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    Author(s): Harry L. Haney; William L. Hoover; William C. Siegel; John L. Greene
    Date: 2001
    Source: Agriculture Handbook 718. Washington, DC: U.S. Department of Agriculture.
    Publication Series: Miscellaneous Publication
    PDF: Download Publication  (1.6 MB)


    This publication is the latest in a series of income tax handbooks for nonindustrial private forest owners that extends back over 45 years. It represents a major revision of Agriculture Handbook No. 708, Forest Owners' Guide to the Federal Income Tax. It updates that publication to include tax legislation passed after 1994 and administrative changes promulgated through 2000.

    The primary purpose of this handbook is to foster good forest management by combining, in one source, relevant information for analyzing investments in forest management and an explanation of the Federal income tax law associated with those investments. It does not provide guidance on establishing or managing forest stands; that type of information is available from State agency foresters, State Cooperative Extension foresters, private forestry consultants, and industry foresters.

    It is important to note that the handbook authors are foresters and use terms in their conventional forestry sense, not their accounting sense. An example is timber stand improvement (TSI), a term for the practices used to improve the composition or condition of an established timber stand. Although its name includes the word "improvement" TSI typically is not an improvement in the accounting sense, the cost of which must be capitalized. Rather, it is an ordinary and necessary forest management practice and its cost may be deducted (expensed) in the year it is incurred.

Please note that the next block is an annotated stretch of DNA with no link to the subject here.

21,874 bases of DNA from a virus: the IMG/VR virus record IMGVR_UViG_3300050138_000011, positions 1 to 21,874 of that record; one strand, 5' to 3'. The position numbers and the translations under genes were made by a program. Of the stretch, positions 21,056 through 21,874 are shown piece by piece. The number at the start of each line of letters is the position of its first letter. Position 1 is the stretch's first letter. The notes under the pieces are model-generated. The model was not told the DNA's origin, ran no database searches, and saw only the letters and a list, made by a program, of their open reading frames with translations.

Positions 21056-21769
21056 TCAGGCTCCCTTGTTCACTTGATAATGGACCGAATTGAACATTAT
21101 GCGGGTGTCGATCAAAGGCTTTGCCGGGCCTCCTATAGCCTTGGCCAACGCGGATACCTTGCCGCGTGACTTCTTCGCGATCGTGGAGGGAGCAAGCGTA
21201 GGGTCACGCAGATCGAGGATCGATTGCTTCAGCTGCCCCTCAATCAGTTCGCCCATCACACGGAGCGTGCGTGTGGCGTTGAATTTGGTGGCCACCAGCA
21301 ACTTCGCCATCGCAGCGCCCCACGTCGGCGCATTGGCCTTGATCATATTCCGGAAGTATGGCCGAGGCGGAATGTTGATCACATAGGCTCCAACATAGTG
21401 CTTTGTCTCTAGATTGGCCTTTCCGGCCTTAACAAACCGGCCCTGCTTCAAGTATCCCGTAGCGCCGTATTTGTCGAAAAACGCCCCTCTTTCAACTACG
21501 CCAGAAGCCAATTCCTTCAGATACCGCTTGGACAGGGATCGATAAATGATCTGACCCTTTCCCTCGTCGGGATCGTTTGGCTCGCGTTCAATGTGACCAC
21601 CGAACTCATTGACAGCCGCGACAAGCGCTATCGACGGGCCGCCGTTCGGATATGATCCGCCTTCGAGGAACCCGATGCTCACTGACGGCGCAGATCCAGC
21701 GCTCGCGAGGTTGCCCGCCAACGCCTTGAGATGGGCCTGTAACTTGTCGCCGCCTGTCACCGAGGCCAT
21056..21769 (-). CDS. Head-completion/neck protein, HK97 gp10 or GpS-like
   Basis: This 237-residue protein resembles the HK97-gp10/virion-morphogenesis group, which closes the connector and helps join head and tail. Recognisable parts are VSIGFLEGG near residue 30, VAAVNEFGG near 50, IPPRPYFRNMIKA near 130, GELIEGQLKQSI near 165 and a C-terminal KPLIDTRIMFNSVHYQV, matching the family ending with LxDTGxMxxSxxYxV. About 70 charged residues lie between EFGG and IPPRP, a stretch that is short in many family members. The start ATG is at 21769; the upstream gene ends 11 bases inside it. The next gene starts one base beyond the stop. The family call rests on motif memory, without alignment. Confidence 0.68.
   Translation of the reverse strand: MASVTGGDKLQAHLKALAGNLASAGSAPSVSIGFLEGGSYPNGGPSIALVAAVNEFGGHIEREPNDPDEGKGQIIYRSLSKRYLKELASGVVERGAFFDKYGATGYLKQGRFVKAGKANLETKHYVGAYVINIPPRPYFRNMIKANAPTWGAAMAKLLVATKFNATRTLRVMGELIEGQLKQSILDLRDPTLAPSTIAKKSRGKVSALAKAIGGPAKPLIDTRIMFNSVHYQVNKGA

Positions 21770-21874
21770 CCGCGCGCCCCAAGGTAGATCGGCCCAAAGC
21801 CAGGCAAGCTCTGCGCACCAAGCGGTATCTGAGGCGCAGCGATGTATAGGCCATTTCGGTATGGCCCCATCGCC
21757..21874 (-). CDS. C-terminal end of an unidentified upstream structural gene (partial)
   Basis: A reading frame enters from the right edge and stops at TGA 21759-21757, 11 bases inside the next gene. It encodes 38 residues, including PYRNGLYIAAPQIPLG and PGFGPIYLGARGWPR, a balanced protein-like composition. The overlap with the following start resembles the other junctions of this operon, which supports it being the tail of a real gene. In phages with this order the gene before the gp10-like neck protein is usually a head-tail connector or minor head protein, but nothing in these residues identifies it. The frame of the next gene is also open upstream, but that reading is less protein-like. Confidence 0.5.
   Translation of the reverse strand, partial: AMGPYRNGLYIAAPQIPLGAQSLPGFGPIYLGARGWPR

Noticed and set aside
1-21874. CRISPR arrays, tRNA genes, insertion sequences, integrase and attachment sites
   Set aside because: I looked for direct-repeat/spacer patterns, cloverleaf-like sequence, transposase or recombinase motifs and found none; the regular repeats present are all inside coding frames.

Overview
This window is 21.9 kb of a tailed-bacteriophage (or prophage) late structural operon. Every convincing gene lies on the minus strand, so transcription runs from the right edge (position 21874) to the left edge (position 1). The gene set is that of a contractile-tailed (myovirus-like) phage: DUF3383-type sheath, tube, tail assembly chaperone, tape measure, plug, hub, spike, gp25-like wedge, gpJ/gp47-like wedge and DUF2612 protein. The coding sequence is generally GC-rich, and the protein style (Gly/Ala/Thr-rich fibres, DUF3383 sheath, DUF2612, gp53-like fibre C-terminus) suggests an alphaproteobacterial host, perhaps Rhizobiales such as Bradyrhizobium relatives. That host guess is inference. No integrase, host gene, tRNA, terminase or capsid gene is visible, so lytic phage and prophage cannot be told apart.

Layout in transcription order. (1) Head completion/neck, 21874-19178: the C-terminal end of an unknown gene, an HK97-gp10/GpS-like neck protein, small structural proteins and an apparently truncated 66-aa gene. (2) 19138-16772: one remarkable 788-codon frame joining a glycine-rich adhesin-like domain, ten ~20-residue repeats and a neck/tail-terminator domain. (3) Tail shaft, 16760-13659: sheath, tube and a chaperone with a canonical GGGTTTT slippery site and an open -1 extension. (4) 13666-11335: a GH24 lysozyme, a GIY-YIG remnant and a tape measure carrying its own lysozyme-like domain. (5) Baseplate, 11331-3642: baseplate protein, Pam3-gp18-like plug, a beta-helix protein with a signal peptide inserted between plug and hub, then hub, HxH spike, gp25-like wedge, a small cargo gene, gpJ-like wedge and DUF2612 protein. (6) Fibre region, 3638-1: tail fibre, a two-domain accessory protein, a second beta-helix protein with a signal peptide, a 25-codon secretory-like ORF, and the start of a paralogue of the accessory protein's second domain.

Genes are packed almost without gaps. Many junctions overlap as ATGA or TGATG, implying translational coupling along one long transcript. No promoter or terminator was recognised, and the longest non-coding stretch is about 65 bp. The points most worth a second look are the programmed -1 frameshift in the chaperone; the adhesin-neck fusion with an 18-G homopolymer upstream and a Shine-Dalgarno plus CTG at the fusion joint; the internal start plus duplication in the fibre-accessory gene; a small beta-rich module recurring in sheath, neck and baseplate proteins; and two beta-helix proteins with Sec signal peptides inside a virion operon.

Provisions of two of the most recent tax acts, the Taxpayer Relief Act of 1997 and the Internal Revenue Service Restructuring and Reform Act of 1998, affect taxes on income from timber sales. The 1997 act reintroduced the concept of preferential treatment for long-term capital gains that was eliminated by the Tax Reform Act of 1986. It also increased the holding period to qualify for long-term capital gain treatment, created a new category of "mid-term" capital gains, and provided for a further reduction in the capital gains tax for assets held five years beyond December 31, 2000. The 1998 act returned the holding period for long-term capital gain treatment to 12 months.

    As a result of the interaction between the two acts, for timber sold after May 6, 1997, the tax rate on long-term capital gains declined from 28 percent to 20 percent—or from 15 percent to 10 percent for amounts in the lowest bracket. For timber sold between July 28 and December 31, 1997, the holding period to qualify for long-term capital gain treatment increased from 12 to 18 months, with "mid-term" capital gains from timber held between 12 and 18 months taxed at 28 percent. The holding period returned to 12 months for timber sold after December 31, 1997. For timber held 5 years beyond December 31, 2000, the capital gain tax rate is scheduled to decrease another 2 percent, from 20 percent to 18 percent or from 10 percent to 8 percent for amounts in the lowest bracket.

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    Haney, Harry L., Jr.; Hoover, William L.; Siegel, William C.; Greene, John L. 2001. Forest Landowners'' Guide to the Federal Income Tax. Agriculture Handbook 718. Washington, DC: U.S. Department of Agriculture.

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